ALFI’s annual “Seedy Saturday” is next Saturday (4th February, 10am-12pm, Alton Methodist Hall). Please bring your seeds to swap; if you have none to share, you can still participate and collect seeds for a small donation to ALFI. Tea, coffee, biscuits and advice will be available.
“Seedy Saturday” is with us again, and so I’ve been busy reviewing my saved and purchased seeds, and sorting out which to share, which to keep, and which need to go to the “big stale seed-bed in the sky” [see our seed-saving guide].
Looking through my records (actually, just the hand-written labels on the little plastic bags I’ve re-used for many years), I’ve been saving seeds since at least 2007, probably a little longer, starting only a couple of years after taking on my first garden.
One of the first things I remember saving on a regular basis was French marigolds (Tagetes), picking the faded heads and drying them indoors, before pulling the weird little match-stick like seeds from their papery casing, and putting them away for the next season. Over the years it was fascinating to see them gradually change from their original bright yellow to a mix of orange and deep red, presumably reverting to an earlier, more natural form. I saved the seeds like this for several years, somewhat uselessly naming each packet after their parent plant things like “mostly red, with orange” or “red with lots of orange”, despite the fact that their progeny could be coloured pretty much as they chose!
But then one year, perhaps due to the weather, or maybe daunted by the prospect of the many nights of torchlit slug-hunting it would take to keep them safe, I missed sowing them, and my little packets of seed sat forlorn. When I returned to them in a subsequent season, no plants emerged: their fragile life had faded. It turns out that Tagetes seeds only really last a year, and that their increasingly unique DNA, surviving for so many years in my seeds, was only one careless (or busy) gardener away from dying out for ever.
French marigolds are ten-a-penny, and my failure to save mine is no great loss to the gene pool, but there are many varieties of edible and non-edible plants that are much more special, and have survived only by being handed down in an unbroken line from gardener to gardener for many, many seasons, in pretty much the same way that humans have selected and persisted crops for thousands of years.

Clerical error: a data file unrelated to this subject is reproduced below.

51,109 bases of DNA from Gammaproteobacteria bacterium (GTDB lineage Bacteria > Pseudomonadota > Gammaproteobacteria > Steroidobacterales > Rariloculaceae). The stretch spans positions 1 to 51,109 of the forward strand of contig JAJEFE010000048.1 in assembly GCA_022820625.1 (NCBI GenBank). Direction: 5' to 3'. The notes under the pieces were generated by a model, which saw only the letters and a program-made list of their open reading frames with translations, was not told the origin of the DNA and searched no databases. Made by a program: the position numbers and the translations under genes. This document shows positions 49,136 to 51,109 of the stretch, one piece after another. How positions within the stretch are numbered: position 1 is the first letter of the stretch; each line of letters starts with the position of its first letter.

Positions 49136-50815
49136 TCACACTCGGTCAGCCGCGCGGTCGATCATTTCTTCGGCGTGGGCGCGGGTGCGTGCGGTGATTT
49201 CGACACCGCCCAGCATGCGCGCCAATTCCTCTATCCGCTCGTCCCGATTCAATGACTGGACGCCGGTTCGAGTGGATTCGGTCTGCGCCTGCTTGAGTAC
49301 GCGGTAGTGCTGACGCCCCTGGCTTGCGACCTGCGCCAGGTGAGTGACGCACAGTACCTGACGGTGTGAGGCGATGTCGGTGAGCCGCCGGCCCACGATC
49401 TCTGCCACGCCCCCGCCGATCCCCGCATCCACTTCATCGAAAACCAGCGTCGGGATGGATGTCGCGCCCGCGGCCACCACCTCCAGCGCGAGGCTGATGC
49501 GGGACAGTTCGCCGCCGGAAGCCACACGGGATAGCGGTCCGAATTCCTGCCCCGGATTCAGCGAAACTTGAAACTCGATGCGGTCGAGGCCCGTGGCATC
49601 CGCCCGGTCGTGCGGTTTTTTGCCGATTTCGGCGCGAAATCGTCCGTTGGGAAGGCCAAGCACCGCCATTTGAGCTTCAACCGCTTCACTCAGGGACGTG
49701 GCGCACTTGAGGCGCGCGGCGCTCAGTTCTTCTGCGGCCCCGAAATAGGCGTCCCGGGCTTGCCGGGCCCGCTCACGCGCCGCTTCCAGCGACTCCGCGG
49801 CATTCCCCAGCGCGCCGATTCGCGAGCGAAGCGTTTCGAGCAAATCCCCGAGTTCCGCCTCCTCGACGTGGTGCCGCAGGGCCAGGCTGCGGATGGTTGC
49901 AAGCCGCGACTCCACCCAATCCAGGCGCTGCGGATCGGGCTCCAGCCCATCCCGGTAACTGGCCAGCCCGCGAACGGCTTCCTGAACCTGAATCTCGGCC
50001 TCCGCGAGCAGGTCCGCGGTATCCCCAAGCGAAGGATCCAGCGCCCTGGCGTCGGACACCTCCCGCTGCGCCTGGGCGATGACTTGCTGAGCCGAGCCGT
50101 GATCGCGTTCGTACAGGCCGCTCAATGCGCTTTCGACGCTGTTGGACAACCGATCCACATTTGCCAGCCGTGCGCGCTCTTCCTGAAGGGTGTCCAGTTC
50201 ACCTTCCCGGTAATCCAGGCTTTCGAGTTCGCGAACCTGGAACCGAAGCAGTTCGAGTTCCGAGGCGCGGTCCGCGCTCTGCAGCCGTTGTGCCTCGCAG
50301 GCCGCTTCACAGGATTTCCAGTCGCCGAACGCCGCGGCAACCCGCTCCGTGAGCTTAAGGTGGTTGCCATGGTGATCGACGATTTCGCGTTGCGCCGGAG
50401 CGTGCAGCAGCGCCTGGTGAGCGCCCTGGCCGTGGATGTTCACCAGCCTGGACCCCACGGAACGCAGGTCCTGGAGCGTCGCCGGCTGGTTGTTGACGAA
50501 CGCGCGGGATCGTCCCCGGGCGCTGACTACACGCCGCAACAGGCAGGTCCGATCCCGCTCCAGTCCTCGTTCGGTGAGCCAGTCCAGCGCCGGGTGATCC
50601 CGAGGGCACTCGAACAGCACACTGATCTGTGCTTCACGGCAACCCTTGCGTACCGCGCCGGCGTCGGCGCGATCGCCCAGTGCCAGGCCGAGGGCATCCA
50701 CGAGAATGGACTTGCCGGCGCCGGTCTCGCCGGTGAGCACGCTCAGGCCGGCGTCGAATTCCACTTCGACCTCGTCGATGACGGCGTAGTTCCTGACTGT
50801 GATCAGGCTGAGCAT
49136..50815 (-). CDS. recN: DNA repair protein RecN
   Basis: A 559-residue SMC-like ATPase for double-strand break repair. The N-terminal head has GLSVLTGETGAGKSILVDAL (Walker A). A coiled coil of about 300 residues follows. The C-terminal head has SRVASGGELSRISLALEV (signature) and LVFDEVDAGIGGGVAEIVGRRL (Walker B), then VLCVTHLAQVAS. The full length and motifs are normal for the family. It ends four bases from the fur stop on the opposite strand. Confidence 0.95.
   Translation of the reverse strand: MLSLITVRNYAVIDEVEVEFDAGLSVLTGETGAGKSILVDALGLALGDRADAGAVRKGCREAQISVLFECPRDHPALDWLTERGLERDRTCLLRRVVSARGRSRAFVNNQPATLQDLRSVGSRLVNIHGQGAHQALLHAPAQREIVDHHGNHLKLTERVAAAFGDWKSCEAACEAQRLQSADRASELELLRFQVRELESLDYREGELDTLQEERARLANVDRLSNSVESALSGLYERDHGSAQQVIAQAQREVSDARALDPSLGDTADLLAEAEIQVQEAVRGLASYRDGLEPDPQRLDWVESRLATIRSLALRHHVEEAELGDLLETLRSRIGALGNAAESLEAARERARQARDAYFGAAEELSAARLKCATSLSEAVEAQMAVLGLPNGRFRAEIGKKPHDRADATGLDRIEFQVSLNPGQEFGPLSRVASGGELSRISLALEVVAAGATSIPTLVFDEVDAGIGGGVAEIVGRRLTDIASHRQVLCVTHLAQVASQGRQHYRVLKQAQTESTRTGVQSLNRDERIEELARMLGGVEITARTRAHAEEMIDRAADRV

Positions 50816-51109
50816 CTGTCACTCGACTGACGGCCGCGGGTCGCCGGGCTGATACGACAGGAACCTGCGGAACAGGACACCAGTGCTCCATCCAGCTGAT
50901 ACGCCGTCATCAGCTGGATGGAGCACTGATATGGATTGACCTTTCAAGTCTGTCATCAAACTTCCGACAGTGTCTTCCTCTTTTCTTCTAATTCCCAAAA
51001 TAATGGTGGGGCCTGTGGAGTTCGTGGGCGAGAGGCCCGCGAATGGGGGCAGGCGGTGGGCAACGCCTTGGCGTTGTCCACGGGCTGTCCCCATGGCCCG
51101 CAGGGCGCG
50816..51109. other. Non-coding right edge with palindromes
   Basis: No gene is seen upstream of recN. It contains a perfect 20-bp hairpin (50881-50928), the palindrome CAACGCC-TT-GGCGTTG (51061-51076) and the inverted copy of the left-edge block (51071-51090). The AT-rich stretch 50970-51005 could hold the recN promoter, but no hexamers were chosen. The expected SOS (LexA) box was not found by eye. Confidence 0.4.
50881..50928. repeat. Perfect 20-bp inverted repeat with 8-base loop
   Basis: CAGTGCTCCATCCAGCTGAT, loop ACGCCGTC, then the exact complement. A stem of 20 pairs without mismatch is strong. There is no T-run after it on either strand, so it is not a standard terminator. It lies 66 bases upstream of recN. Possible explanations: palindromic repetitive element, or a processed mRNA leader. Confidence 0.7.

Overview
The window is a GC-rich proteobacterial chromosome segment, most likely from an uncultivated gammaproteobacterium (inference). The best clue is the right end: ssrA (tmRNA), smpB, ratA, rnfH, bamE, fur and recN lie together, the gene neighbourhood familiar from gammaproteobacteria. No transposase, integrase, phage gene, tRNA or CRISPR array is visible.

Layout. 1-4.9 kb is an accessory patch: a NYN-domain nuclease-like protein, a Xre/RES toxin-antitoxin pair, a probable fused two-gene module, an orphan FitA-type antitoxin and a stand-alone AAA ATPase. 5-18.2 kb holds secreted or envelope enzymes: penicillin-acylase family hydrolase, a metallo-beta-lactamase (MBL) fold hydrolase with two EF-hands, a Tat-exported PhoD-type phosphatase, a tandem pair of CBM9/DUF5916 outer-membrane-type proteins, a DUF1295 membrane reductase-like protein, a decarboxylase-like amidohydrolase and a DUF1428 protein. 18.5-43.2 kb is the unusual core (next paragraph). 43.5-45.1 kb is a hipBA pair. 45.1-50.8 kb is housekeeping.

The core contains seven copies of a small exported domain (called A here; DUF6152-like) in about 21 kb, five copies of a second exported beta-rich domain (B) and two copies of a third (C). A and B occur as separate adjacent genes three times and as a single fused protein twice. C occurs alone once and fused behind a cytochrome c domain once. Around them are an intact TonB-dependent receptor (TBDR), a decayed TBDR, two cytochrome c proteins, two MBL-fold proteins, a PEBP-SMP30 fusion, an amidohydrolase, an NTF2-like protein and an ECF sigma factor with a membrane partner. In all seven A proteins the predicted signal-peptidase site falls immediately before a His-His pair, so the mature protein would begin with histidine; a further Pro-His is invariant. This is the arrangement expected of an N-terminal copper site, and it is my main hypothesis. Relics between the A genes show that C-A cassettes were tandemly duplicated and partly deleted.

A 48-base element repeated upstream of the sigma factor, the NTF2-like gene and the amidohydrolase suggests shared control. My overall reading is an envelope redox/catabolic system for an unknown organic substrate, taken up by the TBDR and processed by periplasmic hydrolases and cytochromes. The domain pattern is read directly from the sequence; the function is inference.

These ‘heirloom’ varieties might not attract the commercial grower, being perhaps too difficult to harvest with a machine, or having too short a “shelf life” once picked, but they have been preserved by gardeners because they have something special: perhaps they crop a little earlier, or later; tolerate a sticky local soil or tricky climatic conditions; have a uniquely coloured flower or fruit shape; taste that little bit different, or just because they are a sentimental, yet tangible link to the past.
While few of us in this country lack the money necessary to buy seeds (though there are sadly those who do), and we’re always tempted by the offer of new varieties from the seed producers, with their reassuring silver-lined packets, bright photographs and bizarrely accurate instructions (“sow 7mm deep”!) , there’s also something quite satisfying about collecting those little capsules of life yourself, and popping them safely away in labelled packets through winter, to be rediscovered, remembered, and tended back to life come spring.
Sharing with your friends (and strangers) not only enhances the enjoyment, but also adds a bit of insurance, a little bit of protection, from bad weather, and bad gardeners!
Come along to our “Seedy Saturday” on Saturday 4th February, 10am-12pm at the Alton Methodist Hall, and bring your swaps. Don’t worry if you have nothing to swap yourself, you can still pick something up in exchange for a small donation to ALFI.
As well as locally saved seeds, we’ll also have some commercial offerings that we will divide up and share, making better use of our resources. Remember also that our “Seedling Swap” is in early May, so if you end up growing too many, or too few, you can also swap there.